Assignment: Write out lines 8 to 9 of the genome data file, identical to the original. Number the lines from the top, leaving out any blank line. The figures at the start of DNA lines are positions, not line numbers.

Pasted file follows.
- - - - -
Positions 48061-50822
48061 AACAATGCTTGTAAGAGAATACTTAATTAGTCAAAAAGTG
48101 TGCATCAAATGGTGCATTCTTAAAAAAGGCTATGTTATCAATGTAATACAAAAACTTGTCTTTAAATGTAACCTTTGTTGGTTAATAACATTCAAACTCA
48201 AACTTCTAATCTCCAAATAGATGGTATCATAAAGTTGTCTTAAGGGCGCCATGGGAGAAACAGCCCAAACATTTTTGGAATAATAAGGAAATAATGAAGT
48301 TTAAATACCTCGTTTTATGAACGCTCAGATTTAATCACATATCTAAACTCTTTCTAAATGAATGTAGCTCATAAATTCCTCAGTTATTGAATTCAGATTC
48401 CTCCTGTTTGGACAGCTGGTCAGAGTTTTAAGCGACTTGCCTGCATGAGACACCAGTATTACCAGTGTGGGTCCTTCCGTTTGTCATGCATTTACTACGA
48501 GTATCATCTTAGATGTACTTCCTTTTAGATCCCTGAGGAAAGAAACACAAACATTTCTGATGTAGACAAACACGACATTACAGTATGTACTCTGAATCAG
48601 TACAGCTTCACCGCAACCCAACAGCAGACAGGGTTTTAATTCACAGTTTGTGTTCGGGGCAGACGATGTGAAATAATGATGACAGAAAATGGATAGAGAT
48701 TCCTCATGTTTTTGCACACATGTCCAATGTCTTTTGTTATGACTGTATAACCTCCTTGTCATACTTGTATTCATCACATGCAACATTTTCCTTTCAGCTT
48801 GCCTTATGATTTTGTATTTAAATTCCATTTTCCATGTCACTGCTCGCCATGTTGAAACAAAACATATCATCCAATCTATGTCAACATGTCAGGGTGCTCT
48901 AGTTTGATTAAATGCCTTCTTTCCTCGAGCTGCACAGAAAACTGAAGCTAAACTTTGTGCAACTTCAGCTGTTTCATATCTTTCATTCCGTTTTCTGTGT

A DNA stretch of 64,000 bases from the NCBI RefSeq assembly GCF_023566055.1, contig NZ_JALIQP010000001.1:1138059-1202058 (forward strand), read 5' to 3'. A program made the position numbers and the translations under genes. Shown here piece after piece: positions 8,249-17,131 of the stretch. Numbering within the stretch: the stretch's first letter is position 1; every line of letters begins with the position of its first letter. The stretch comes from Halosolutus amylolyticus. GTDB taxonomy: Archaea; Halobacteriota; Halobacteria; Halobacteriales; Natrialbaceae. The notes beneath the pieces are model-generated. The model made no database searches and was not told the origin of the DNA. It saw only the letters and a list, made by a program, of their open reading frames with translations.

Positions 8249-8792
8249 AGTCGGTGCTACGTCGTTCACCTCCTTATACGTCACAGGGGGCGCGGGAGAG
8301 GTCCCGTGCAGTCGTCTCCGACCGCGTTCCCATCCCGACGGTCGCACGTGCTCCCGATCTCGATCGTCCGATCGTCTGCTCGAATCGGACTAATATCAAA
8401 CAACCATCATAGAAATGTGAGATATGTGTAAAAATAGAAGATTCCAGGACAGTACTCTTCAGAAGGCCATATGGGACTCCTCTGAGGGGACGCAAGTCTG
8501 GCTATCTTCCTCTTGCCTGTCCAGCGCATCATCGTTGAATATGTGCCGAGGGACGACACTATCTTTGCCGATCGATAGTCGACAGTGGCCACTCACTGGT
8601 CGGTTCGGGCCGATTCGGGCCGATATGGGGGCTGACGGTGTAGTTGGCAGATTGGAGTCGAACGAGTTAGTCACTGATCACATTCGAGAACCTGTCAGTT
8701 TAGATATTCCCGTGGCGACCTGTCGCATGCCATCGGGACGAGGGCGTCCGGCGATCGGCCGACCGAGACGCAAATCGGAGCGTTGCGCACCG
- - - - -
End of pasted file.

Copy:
48601 TACAGCTTCACCGCAACCCAACAGCAGACAGGGTTTTAATTCACAGTTTGTGTTCGGGGCAGACGATGTGAAATAATGATGACAGAAAATGGATAGAGAT
48701 TCCTCATGTTTTTGCACACATGTCCAATGTCTTTTGTTATGACTGTATAACCTCCTTGTCATACTTGTATTCATCACATGCAACATTTTCCTTTCAGCTT